If we overlook the small inconsistencies of the film and enjoy the full-on entertainment, Jomer Raja Dilo Bor is surely going to give you an evening to remember. Do watch it!
Hardcore feminist Ria (Paayel), who believes men are soul-less, is pushed by her mother (Laboni) and sister (Anisha) into marrying the ideal man, Deb Das (Abir). But tragedy strikes on their first night together, and plants the seed of Ria's transformation.
Jomer Raja Dilo Bor is funny and entertaining, but leaves some questions unanswered. For one, shouldn't the title have been Jomraj Dilo Bor or Jomloker Raja Dilo Bor? Then there are Ria's multiple journeys into Yamlok. Does the tryst with tragedy on her wedding night shock her into insanity and make her hallucinate things, or is everything happening for real?
Then again, the film has its high points. The top one would be the wedding night scene, in which Deb fails to get into the mood despite repeated attempts, thanks to a medicine Ria mixes in his glass of milk. Second on the list would be the scene when Deb comes to Ria's home as a suitor. Abir's expressions and body language are just bang on.
But the best part about the film is Paayel as Ria. Her evolution, as she sheds the skin of the hardcore feminist and turns into a balanced woman — someone who respects men, falls in and out of love, nurses desires and dares to fulfil her dreams. And in all this, her bestie (Debleena), bosses (Arindam and Indrasish) and, of course, her husband Deb help mould her opinions and personality in quite a natural and logical way.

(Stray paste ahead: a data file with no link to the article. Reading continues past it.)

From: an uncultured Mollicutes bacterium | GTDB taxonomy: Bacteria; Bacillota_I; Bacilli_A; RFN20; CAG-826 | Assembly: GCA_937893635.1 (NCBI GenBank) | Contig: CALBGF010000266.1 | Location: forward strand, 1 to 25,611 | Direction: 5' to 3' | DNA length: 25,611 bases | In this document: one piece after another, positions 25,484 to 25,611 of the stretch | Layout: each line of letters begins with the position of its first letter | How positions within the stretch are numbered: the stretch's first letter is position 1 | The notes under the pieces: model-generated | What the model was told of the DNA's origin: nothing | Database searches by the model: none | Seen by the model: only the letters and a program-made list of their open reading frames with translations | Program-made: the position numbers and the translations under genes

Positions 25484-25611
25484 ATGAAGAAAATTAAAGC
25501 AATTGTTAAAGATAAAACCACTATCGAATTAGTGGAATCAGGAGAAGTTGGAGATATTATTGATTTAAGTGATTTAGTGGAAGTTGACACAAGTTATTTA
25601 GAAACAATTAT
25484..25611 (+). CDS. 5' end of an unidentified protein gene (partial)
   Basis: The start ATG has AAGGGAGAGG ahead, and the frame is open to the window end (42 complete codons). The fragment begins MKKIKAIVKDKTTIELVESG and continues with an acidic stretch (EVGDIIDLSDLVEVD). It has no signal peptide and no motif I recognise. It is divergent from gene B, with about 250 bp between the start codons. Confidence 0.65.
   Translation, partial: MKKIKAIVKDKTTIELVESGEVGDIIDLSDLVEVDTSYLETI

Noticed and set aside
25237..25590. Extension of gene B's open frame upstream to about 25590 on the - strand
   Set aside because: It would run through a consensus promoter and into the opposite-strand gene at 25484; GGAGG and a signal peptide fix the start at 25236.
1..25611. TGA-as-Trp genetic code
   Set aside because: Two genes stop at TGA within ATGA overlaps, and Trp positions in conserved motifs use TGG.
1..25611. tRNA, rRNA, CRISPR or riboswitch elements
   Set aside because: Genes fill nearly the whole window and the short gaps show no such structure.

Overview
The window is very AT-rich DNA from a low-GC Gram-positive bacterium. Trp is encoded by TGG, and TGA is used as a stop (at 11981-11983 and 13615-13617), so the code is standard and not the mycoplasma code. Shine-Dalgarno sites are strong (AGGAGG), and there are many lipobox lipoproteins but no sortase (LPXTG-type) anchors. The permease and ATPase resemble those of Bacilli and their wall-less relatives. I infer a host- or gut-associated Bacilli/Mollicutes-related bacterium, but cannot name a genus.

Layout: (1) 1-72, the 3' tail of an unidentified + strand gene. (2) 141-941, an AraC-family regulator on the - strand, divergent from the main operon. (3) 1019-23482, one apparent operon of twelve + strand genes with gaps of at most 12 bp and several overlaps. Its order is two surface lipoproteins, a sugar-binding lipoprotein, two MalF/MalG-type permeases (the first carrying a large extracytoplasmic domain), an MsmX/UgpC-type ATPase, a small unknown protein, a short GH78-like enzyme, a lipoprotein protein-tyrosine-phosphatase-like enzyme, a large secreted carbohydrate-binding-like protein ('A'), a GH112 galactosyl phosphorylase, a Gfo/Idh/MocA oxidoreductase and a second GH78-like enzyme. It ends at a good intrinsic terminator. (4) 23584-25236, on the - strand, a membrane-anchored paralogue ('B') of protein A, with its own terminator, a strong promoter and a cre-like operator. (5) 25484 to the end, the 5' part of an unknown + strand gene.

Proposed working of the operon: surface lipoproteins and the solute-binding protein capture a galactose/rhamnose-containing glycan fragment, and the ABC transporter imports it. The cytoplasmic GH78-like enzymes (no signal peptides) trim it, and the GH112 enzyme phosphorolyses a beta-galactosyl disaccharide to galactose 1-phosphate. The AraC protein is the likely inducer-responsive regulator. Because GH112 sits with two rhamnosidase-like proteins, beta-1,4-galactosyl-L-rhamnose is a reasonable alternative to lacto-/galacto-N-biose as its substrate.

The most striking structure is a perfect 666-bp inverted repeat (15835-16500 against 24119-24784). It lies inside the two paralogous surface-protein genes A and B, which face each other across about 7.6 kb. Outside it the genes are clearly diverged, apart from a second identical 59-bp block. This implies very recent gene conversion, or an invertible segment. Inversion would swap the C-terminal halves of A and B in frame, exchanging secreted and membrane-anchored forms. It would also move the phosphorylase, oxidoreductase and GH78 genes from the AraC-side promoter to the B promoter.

All the actors, including Paayel and Abir, have done justice to their roles. Abir is fantastic as the fumbling, ill-at-ease suitor and as a man who discovers that he has an erectile dysfunction on his wedding night. The only exception is, perhaps, the character of Chitragupta (Arunava Dutta), who feels too robotic. Either the director wanted him to play a bionic being, or there was some gross misinterpretation of the character.
As for the storyline, some elements seem a bit off kilter. Deb's soul can't touch or hold persons (including Ria) or things, but he is seen reading books, lying down on sofas, arranging stuff around the typewriter, hiding proof against Ria, holding a walking stick, et al. Then again, he says he's trapped inside the four walls of their home, and yet goes on a honeymoon with Ria to a hill station.
Anupan Roy's music is quite good, with the songs Ei shono, Kemon bor je chaicho and the title track being pretty good. Even the background score is unexceptional, but not jarring either. In a nutshell, if we overlook the small inconsistencies and enjoy the full-on entertainment, Jomer Raja Dilo Bor is surely going to give you an evening to remember.